Fifteen years ago today was the day Randy Johnson, then with the Arizona Diamondbacks threw a pitch that, against all odds, slammed into a bird which was crossing in between The Big Unit and home plate. The explosion was most impressive. The bird died instantly in a puff of feathers.
Despite the fact that Johnson won 303 games and five Cy Young Awards, struck out nearly 5,000 batters, won a World Series and was inducted into the Hall of Fame, he says that more people ask him about that than anything. Says a lot about vivid images, I suppose. In case you never saw it, here are the vivid images. Warning: if you’re a mourning dove, this may be unsettling for you:
We’ve heard Johnson talk about this and most people aware of the incident have talked about it too. But here’s a new twist: today at Newsweek, Douglas Main speaks with several ornithologists about the event, and they provide their insight and expertise. Whether the poor dove knew what was coming. What he/she was doing there in the first place. Some interesting facts about the feather explosion are included too (note: “fright molt” would be an excellent name for a band).
Most of all, however, they share, inadvertently, how freakin’ cold-blooded and hardcore some ornithologists can be:
Michael Wunder, associate professor at the University of Colorado, Denver: I didn’t feel bad for the bird. I’m an ornithologist who studies population demographics, which just means I am interested to know when where and how birds die.
I guess you have to check your emotions at the door if you want to make it on the mean streets of ornithology.
Mike Schmidt is the latest old timer to rip Jose Bautista’s bat flip
Add Mike Schmidt to the chorus of old school players who didn’t like Jose Bautista‘s bat flip in the playoff’s last year. Today he wrote his own first person story for the Associated Press talking about the blatant disrespect Jose Bautista allegedly showed for the game and his opposition when he hit his big homer in last year’s playoffs:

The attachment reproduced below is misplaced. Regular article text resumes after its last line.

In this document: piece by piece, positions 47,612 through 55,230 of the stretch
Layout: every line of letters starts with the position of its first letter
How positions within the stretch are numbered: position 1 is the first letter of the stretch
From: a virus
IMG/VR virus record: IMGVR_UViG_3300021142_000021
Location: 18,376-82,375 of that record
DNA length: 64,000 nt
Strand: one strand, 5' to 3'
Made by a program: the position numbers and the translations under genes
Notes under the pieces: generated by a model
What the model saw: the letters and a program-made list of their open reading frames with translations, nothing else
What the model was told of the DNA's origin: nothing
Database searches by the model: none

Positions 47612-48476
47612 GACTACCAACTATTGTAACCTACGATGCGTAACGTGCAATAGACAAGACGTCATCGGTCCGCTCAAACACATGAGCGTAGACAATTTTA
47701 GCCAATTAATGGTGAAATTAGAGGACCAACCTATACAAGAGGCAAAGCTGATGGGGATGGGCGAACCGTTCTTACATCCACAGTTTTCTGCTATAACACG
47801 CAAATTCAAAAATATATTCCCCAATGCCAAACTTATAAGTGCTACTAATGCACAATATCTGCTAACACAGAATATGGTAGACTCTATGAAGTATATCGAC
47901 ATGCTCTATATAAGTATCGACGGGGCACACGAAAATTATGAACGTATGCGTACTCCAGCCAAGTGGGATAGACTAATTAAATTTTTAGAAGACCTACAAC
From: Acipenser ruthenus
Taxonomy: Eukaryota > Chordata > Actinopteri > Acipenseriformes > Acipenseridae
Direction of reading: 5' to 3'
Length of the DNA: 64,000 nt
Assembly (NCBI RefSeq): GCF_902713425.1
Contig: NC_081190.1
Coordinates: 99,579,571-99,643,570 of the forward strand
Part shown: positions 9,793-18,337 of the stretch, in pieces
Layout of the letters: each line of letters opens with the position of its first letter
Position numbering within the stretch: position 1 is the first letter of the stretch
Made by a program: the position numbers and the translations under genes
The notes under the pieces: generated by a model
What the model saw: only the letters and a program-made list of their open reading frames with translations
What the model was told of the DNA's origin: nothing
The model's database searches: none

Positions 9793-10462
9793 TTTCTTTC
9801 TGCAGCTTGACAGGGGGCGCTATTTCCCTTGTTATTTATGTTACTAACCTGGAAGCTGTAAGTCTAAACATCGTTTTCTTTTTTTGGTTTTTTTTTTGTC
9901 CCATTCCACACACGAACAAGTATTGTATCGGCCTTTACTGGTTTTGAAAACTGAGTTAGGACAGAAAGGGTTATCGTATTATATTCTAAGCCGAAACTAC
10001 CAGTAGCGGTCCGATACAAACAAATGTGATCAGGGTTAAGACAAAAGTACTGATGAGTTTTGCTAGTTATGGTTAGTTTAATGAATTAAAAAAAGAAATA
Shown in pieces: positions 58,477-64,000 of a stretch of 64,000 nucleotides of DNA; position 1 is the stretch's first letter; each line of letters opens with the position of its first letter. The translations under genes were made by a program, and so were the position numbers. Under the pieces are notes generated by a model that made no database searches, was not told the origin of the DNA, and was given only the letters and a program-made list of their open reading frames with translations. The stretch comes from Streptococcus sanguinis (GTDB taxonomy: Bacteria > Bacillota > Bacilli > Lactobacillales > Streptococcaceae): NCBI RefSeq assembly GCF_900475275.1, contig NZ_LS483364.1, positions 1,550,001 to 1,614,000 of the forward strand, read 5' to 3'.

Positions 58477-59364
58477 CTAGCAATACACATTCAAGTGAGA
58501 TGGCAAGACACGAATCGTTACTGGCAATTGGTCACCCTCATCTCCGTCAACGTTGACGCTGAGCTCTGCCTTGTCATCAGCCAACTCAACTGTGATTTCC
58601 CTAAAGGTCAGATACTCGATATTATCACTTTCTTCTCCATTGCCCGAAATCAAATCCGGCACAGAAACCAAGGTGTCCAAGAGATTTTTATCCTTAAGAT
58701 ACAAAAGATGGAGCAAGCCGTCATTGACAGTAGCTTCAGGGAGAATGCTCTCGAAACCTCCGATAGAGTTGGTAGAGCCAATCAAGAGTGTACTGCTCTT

Why do so many players today feel the need to embellish their success with some sort of hand signal to the dugout? What got more attention in last year’s post-season than a bat toss by Jose Bautista? Pointing to the sky is child’s play compared to that moment in the post-season on national TV. A flagrant disrespect of the opponent like that would have gotten somebody hurt back in the day.
He goes on to say that “Bautista crossed the line.” In other news, here’s Mike Schmidt’s 500th home run.
Watch the slow motion replay near the end in which Schmidt dances. The color man also notes that he jumped onto second base and posed as he rounded third.
Schmidt mentions that little dance in his column, calling it “a little running in place” thing. He says that’s the only time he ever did anything like that. I’ll take him at his word. And I’ll grant that I’d dance like that too if I was Mike Schmidt. In addition to it being a wonderful moment in his career, it came after the Phillies had surrendered a lead to the Pirates the half-inning before and put his club ahead in the ninth inning in a game they ended up winning. That’s a big deal! It came in April in a season the Phillies finished under .500 so it it wasn’t playoffs-big like Bautista’s home run was, but it was definitely the sort of thing one should be excited about. So yes, good for Schmidt. The man was already a legend in 1987 and he had earned the right to strut a bit.
But I’ll also note that Bautista doesn’t make a habit of bat tosses like the one from the playoffs either. Schmidt says it’s OK to do this once in a while if you hit a lot of homers and have earned the right, but I’ll further note that Bautista has hit a lot of home runs himself. Why Schmidt got to be occasionally exuberant like this while Bautista is slammed for it is an open question. I’m sure if he would’ve been given 500 more words by the AP he would’ve explained it better.
Tigers starter Daniel Norris will not be ready to start the season
Tigers manager Brad Ausmus said this morning that starter Daniel Norris will not be ready to start the season with the club due to lower back tightness which caused him to be removed from his Tuesday start.
Norris is off to see a back specialist Thursday for an official diagnosis. In the meantime Buck Farmer, Matt Boyd, and Shane Greene will be in the mix for Norris’ starts. And, as reported this morning, the Tigers could look to Kyle Lohse or someone else outside the organization for help.